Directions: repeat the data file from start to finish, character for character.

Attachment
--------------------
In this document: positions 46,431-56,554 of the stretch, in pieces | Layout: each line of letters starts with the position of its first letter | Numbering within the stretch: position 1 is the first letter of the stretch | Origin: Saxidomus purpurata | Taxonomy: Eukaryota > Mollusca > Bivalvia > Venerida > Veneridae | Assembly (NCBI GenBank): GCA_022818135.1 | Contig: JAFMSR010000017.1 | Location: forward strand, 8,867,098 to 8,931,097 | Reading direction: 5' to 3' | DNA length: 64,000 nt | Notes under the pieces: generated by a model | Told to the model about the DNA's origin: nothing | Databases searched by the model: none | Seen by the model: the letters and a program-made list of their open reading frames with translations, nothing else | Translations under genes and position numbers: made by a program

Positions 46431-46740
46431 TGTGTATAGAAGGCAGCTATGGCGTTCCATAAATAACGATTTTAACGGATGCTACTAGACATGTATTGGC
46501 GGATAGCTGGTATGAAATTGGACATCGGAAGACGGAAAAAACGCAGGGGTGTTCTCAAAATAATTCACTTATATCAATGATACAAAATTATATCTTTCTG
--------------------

In this document: positions 46,431-56,554 of the stretch, in pieces | Layout: each line of letters starts with the position of its first letter | Numbering within the stretch: position 1 is the first letter of the stretch | Origin: Saxidomus purpurata | Taxonomy: Eukaryota > Mollusca > Bivalvia > Venerida > Veneridae | Assembly (NCBI GenBank): GCA_022818135.1 | Contig: JAFMSR010000017.1 | Location: forward strand, 8,867,098 to 8,931,097 | Reading direction: 5' to 3' | DNA length: 64,000 nt | Notes under the pieces: generated by a model | Told to the model about the DNA's origin: nothing | Databases searched by the model: none | Seen by the model: the letters and a program-made list of their open reading frames with translations, nothing else | Translations under genes and position numbers: made by a program

Positions 46431-46740
46431 TGTGTATAGAAGGCAGCTATGGCGTTCCATAAATAACGATTTTAACGGATGCTACTAGACATGTATTGGC
46501 GGATAGCTGGTATGAAATTGGACATCGGAAGACGGAAAAAACGCAGGGGTGTTCTCAAAATAATTCACTTATATCAATGATACAAAATTATATCTTTCTG